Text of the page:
Only areas below are considered part of the General Plan.
What is a General Plan
A general plan is a set of long-term goals and policies that decision makers will use to guide growth and development in the City of Menifee for the next several decades. City councils, planning commissions, and staff use the goals and policies of the general plan as a basis on which to make their land use decisions. General plans address a variety of issues, including
- Land use
- Economic development
- Community design
- Open space
- Parks and recreation
- Natural resources
California state law requires each city and county to adopt a comprehensive, long-term general plan; the adoption of a general plan is also a condition of incorporation. The Menifee General Plan consists of 4 primary components:
- Vision and Values
- General Plan Elements (goals and policies)
- Implementation Actions
- Environmental Impact Report (including technical studies)
Reading the General Plan
How to read the City of Menifee's General Plan, it is very common, and quite easy, to confuse the meaning of the myriad of terms used in developing a general plan. The primary terms- Vision, Values, Goals, Policies, and Implementation Actions- all have specific definitions, but are not always applied correctly. To avoid confusion and better clarify how the components of the Menifee General Plan will operate, please review the following definitions.
Community Vision & Values
The City of Menifee General Plan Vision 2030 describes the desired, positive future of the City by conceiving important desired characteristics. The vision provides a picture of how growth should occur in Menifee over time-but it does not mandate how much growth should be accommodated. The Community Values express what really matters to the community the beliefs about basic considerations that should apply to whatever the city does. Examples of values that are important to Menifee include: small town rural character, balanced growth, circulation, natural resources, etc. These values, along with others identified by the Planning Commission and City Council, are the underpinning of the General Plan's goals and policies.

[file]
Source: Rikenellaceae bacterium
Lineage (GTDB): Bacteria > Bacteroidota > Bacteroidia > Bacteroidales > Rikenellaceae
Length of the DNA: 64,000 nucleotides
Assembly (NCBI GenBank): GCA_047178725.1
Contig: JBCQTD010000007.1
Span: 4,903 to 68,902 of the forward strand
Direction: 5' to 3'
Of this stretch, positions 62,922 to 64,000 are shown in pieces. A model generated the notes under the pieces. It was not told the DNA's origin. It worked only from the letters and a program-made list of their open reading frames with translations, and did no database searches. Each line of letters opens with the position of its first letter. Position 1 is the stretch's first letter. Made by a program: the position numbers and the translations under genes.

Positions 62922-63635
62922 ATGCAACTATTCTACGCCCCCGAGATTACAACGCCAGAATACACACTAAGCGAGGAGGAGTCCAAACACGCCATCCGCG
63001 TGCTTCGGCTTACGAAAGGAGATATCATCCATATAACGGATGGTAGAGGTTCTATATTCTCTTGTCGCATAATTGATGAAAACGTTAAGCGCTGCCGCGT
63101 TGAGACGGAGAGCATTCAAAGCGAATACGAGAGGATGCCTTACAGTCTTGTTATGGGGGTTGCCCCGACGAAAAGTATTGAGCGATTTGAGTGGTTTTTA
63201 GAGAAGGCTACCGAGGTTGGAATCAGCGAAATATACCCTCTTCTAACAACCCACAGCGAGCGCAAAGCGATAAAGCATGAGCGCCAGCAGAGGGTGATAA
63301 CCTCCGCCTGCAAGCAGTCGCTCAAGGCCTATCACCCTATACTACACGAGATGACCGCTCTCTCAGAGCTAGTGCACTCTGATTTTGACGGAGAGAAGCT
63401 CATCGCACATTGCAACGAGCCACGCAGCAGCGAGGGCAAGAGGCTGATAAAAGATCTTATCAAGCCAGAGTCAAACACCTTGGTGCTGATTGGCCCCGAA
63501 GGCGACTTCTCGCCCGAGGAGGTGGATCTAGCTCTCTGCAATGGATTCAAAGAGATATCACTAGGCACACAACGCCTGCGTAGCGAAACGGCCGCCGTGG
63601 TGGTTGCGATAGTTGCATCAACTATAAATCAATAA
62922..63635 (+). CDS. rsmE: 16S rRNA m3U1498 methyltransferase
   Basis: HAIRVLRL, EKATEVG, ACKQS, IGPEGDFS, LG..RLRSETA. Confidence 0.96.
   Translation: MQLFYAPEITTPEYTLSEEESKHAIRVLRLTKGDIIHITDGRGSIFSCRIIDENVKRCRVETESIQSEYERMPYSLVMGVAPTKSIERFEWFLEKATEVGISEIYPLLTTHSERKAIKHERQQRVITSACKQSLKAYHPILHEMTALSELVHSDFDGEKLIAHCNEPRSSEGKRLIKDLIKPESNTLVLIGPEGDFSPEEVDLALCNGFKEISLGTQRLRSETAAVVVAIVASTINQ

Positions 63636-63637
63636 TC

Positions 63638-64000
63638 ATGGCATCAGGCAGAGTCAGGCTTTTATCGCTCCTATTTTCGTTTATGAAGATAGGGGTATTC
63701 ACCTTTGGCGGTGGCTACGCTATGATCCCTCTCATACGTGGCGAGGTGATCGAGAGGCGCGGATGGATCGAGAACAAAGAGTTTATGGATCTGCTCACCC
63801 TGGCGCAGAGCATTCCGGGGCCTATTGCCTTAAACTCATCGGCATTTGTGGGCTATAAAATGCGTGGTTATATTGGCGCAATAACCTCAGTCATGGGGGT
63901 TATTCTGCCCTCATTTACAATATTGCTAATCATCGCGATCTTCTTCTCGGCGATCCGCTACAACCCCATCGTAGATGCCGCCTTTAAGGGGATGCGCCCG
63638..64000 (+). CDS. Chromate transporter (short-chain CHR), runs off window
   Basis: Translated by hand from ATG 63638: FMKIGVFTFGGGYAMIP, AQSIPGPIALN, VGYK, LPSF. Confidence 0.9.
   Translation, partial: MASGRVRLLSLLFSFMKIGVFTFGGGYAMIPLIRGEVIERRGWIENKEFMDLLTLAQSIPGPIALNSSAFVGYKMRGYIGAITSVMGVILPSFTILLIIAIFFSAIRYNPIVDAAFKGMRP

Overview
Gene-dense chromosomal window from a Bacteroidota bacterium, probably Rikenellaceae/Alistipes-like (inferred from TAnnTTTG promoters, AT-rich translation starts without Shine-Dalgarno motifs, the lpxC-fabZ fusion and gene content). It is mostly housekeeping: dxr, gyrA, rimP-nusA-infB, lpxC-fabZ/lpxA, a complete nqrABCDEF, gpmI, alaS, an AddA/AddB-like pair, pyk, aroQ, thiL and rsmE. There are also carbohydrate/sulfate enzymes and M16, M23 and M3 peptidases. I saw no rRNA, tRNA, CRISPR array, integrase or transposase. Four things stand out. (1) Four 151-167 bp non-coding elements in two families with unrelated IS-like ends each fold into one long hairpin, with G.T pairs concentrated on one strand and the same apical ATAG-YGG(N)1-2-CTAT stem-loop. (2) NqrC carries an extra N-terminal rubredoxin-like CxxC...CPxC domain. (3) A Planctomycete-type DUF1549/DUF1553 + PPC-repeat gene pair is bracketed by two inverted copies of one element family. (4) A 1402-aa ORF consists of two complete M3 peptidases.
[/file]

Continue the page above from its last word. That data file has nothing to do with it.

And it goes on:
General Plan Elements
General Plans are required to include 7 elements (Land Use, Housing, Circulation, Noise, Safety, Open Space, and Conservation). The organization of these 7 elements, and any optional elements, are determined by the local jurisdiction. The General Plan is required to be comprehensive in nature and internally consistent. Menifee's General Plan is made up of 8 elements: Land Use, Housing, Circulation, Open Space, and Conservation (the combination of 2 mandatory elements), Community Design (optional), Economic Development (optional), Safety, and Noise. Menifee's General Plan is made up of the following elements:
- Land Use Element
- Housing Element
- Circulation Element
- Open Space and Conservation Element
- Community Design Element (Optional)
- Economic Development Element (Optional)
- Safety Element
- Noise Element
Each general plan element has a supplemental, stand-alone background document (with definitions) to support its goals and policies. The background documents provide an additional level of detail on the topics covered in the general plan elements and are summaries derived from detailed technical studies prepared in conjunction with the General Plan Elements and Environmental Impact Report. The background documents and definitions will not be adopted as part of the general plan and any changes to the background documents or definitions will not require a general plan amendment. The background documents (and any related background exhibits) are available via a web-link on each general plan element webpage.
Implementing the General Plan
General Plan Implementation Actions have been developed for the city to carry out the goals and policies identified in the General Plan. This stand-alone document was developed concurrently with the 2013 General Plan but is not adopted as a part of the General Plan. The implementation actions document is intended to be used as a working tool by each department and since it is maintained outside of the plan, it provides flexibility for the city to prioritize and amend strategies as needed and does not require a General Plan amendment to update. The strategies serve to prioritize activities the city should initiate or maintain to ensure the vision of the General Plan is achieved.